Eschewing the besser brick


I recently took a long break: essentially a whole month where I wrote next-to-nothing. In my defence, I was travelling the whole time so opportunities to tinker with text were few and far between copious eating, drinking, jet lag and general fun. I had all good intentions. I lugged my notebook computer everywhere with me, but it was used more for leeching wifi and farting around on the internet than on any grand wordage.
None of this I found particularly shocking. As much as I love writing, it’s still work and I don’t take holidays in order to work.

Transient

What really surprised me wasn’t the change in my writing habits; it was the radical change in my reading habits. This was the first time I have travelled without at least one paperback in my luggage. I didn’t bother with a dedicated ereader either. For that whole month, it was just me and the phone. This was a conscious decision to travel as light as possible and it had an intriguing side effect. I didn’t read any long-form texts the whole time I was away. No novels. No fiction at all, actually. And no non-fiction narrative. Just a seemingly endless stream of short, topical articles.

While I had loaded a couple of novels and long-form texts on my device, when the time came to actually read, I bypassed the iBooks, Kobo, and Kindle apps and I headed straight for Flipboard—an app that displays web site feeds in a magazine-style layout.

One of the most interesting outcomes from this inadvertent experiment is that I can’t really tell you much about what I was reading in all that time. Short form is convenient and certainly has its place, but, for me at least, it doesn’t get inside my head. It doesn’t stay with me. Like junk food and reality television, it was almost all filler.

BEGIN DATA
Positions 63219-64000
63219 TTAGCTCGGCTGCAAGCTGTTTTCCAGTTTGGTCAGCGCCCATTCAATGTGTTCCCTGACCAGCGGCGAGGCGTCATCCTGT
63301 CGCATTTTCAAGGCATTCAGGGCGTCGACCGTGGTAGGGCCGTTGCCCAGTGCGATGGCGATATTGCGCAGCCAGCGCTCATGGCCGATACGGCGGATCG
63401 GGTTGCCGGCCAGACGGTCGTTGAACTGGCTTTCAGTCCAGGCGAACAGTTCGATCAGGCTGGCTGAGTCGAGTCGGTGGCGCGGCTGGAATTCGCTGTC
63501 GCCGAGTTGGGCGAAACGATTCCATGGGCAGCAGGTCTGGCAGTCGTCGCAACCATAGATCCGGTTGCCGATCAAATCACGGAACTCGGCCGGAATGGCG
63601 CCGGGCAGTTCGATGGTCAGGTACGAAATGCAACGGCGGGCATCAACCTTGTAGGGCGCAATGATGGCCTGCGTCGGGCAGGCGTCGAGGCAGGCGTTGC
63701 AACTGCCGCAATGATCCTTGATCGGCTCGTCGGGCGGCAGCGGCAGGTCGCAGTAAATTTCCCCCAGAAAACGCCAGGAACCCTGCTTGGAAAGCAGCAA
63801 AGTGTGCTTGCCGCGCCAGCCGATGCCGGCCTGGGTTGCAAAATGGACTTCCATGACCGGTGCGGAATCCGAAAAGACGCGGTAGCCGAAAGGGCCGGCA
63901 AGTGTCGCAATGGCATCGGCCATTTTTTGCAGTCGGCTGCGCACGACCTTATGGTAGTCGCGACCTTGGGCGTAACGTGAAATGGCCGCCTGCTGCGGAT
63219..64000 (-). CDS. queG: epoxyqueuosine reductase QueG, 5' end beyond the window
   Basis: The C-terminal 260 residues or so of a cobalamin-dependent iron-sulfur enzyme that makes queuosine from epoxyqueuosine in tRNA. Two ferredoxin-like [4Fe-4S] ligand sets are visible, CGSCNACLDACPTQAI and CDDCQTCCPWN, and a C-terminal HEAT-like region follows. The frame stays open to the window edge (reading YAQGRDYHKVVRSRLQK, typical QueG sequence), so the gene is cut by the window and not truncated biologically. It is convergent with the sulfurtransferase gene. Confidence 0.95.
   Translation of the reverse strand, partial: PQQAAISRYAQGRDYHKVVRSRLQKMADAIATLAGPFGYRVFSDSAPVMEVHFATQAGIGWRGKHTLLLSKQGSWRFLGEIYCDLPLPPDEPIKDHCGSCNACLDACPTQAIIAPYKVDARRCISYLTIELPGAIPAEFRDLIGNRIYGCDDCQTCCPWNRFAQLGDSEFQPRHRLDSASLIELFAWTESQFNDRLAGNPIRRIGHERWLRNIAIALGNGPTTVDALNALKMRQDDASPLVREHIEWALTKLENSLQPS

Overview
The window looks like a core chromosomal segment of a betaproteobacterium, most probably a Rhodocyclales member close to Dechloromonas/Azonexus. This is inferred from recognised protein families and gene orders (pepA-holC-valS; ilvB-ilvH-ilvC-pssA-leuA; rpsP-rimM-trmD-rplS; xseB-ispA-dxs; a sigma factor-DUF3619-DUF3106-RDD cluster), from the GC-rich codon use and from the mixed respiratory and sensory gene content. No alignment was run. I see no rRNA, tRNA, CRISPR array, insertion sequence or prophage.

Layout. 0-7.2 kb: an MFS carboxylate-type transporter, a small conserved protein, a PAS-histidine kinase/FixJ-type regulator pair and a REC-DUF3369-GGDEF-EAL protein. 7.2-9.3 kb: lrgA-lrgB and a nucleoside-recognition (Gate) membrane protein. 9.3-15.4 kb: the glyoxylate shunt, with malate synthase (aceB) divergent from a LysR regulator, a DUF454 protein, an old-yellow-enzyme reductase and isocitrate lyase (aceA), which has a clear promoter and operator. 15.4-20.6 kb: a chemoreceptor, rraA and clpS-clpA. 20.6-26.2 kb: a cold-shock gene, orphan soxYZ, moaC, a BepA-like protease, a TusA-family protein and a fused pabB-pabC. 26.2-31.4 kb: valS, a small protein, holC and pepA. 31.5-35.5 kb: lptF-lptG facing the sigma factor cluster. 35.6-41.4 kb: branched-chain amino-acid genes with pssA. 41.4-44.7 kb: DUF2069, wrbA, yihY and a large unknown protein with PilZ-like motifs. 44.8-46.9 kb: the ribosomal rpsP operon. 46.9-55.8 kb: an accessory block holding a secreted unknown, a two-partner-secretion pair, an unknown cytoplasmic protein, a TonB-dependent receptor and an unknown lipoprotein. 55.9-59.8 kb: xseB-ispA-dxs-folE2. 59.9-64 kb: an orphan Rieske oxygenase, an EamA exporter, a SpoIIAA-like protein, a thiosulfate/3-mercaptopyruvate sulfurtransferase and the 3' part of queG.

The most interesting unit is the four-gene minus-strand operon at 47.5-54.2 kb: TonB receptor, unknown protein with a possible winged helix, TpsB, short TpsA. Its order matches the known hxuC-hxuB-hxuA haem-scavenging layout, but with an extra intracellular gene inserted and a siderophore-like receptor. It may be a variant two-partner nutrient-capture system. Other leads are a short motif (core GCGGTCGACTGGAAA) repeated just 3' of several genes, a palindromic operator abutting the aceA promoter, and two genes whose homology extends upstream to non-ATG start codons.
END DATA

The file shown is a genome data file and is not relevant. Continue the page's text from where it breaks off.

Now, some of the this could be down to habit. The longest pieces I’ve ever read on my phone would struggle to reach 10,000 words. For longer texts at home, I turn to paper or to larger screens. In my mind, a four-inch screen can’t seem to accommodate a grand narrative.

But things may change. One book I’ve been meaning to read for some time is David Foster Wallace’s Infinite Jest. I even spotted it in a bookshop on my travels with the intention of buying it. Then I picked the thing up. Clocking at more than a thousand pages in full trade paperback size, calling this book a doorstop seems a bit understated. There was no way I was going to travel with this besser brick (cinder block for you North American folks). So I walked away and kept reading topical pieces on politics, technology, music and publishing, or whatever it was I was uncritically ingesting.

When I recently caught up with if:book founder Bob Stein, he said something that has resonated ever since: ‘The decision to go to print will become a purely aesthetic decision.’

At first I took this to mean an aesthetic decision on the part of the publisher or author, a serving suggestion if you like. But of course the choice of format should rightly be with the reader. We all read differently and our preferences will change depending not only our circumstances, but also on the kind of book we want to read.

So I’ve returned to David Foster Wallace and I’ve loaded Infinte Jest on the very same four-inch screen from my travels. Whether I’ll get through it all without breaking out the tablet or the paperback, only time will tell.